Previous Section Index Home Page

22 Jan 2009 : Column 308WH—continued

That is a bizarre question to have even asked. It is like asking, “How many people prefer to be in the sunshine than in the rain?” Such questions are obvious. A more
22 Jan 2009 : Column 309WH
pertinent thing to ask would be what percentage of people are lacking digital TV and what plans there are to introduce it. That would be more pertinent than asking whether they enjoy the facility.

The Minister congratulated the city of Liverpool on being the capital of culture and that is endorsed by the Opposition. However, a recent report by Visit Britain, which I am sure the Minister with responsibility for tourism is familiar with, mentions Virgin Trains’ concern arising from its wanting to build on that initiative and to provide a service to encourage people to visit Liverpool. I understand that it wrote to the Northwest Regional Development Agency, the city of Liverpool, Visit Britain and Visit England—I stand corrected if that is not so—and myriad other organisations, because it did not know who was responsible for the tourism marketing strategy for that city.

We in the Opposition feel that the marketing capability in respect of tourism in the UK has gone a little awry. That has been compounded by devolution, since 1998, by Visit Scotland and Visit Wales doing their thing and by the nine regions doing their own thing, too. Until we pointed it out to the Government, six different offices representing different corners of the UK were marketing their patch in Boston, Massachusetts. How ridiculous is that? Instead of having one voice saying, “Come to Great Britain”, all those organisations were spending a lot of money, with overlapping interests, trying to market their corner. People are not even aware of what is in the north-west of England, by way of a brand name, and certainly not the south-west—although they may have heard of Blackpool and Liverpool—but they will certainly have heard of Great Britain. That should be the starting point.

I am pleased that Visit Britain has now put forward a major review that starts to reconstruct our marketing capability to ensure that our overseas marketing tactics have one voice and that, as we filter to the lower levels, there is better co-ordination. Huge sums have been wasted and money has been prevented from getting to the front line of tourist destinations. I come from the south-west and represent Bournemouth, which is a great tourist seaside town, yet money gets stuck in the South West of England Regional Development Agency, never to be seen by the front line of tourism. That must change.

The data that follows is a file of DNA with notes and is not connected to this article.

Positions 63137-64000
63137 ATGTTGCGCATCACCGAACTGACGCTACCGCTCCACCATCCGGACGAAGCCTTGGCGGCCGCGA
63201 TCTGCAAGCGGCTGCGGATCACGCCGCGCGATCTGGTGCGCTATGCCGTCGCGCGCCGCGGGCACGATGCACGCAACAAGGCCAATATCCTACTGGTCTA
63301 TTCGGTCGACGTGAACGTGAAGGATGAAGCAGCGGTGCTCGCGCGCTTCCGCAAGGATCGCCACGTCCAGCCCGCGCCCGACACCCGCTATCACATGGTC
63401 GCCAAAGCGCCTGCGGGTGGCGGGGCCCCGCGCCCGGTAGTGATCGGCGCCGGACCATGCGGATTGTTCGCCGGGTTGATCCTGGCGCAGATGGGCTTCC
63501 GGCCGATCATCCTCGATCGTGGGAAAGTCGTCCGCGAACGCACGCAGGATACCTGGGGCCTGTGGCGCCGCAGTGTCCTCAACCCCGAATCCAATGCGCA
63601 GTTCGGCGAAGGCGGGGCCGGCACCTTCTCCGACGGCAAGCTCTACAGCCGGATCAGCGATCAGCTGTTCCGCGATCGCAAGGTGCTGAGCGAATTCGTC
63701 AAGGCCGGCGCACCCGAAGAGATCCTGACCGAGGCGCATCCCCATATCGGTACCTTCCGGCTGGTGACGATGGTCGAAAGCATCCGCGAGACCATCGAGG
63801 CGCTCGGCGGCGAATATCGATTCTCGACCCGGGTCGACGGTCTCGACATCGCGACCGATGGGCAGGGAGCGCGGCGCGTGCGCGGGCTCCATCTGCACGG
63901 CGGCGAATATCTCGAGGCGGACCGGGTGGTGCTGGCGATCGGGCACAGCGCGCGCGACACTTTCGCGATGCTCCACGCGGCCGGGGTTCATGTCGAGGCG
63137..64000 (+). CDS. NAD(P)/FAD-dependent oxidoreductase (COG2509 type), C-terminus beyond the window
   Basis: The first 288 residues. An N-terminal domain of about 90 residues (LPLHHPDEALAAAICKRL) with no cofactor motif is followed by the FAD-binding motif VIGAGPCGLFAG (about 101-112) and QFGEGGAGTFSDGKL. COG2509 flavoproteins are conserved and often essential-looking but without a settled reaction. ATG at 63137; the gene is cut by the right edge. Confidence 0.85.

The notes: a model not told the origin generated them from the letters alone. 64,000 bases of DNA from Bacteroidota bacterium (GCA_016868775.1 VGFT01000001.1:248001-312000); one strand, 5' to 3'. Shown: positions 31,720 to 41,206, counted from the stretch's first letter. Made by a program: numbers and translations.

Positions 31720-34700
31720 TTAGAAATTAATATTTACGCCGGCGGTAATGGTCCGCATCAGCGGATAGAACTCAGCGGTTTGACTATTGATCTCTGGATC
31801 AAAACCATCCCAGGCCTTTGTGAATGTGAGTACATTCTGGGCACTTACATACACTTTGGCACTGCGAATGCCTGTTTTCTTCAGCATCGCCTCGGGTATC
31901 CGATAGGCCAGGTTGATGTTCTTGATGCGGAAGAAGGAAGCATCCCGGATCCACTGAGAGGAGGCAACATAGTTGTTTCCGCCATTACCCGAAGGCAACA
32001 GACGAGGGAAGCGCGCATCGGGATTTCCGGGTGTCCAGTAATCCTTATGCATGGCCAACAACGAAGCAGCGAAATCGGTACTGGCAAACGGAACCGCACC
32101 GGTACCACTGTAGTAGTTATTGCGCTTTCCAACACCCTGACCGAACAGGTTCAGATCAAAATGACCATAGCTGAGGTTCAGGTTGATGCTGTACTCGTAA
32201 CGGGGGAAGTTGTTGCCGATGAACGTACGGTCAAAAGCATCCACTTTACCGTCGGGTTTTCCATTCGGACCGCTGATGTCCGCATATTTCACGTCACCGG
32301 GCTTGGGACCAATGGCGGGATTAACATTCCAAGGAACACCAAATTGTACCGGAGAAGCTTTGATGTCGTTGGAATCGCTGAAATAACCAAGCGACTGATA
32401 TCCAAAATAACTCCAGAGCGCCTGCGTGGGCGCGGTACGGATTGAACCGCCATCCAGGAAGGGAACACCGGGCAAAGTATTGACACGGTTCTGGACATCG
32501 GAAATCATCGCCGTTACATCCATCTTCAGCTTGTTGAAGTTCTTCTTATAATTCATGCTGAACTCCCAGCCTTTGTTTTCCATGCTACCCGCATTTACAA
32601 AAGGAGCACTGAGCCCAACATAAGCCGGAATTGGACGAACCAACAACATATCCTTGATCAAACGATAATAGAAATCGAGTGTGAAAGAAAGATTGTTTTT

Of course, the tourism review was forced on Visit Britain, because the Department cut the budget over the next three years by 20 per cent. That is shocking when we are to host the Olympics in 2012, the most important sports event in a generation. We should be harnessing that opportunity and taking advantage of the pictures that will be broadcast to billions of people around the world. Has any money been put aside to take advantage of that opportunity? Not one single penny. Instead, the overall budget has been cut. That budget was stagnant for 10 years in a row at £35 million, which, year on year, means a decrease in real terms. Will the Minister look at the structure, ensure that we are getting value for money and, most importantly, see whether we are really harnessing the benefits of this once-in-a-lifetime opportunity?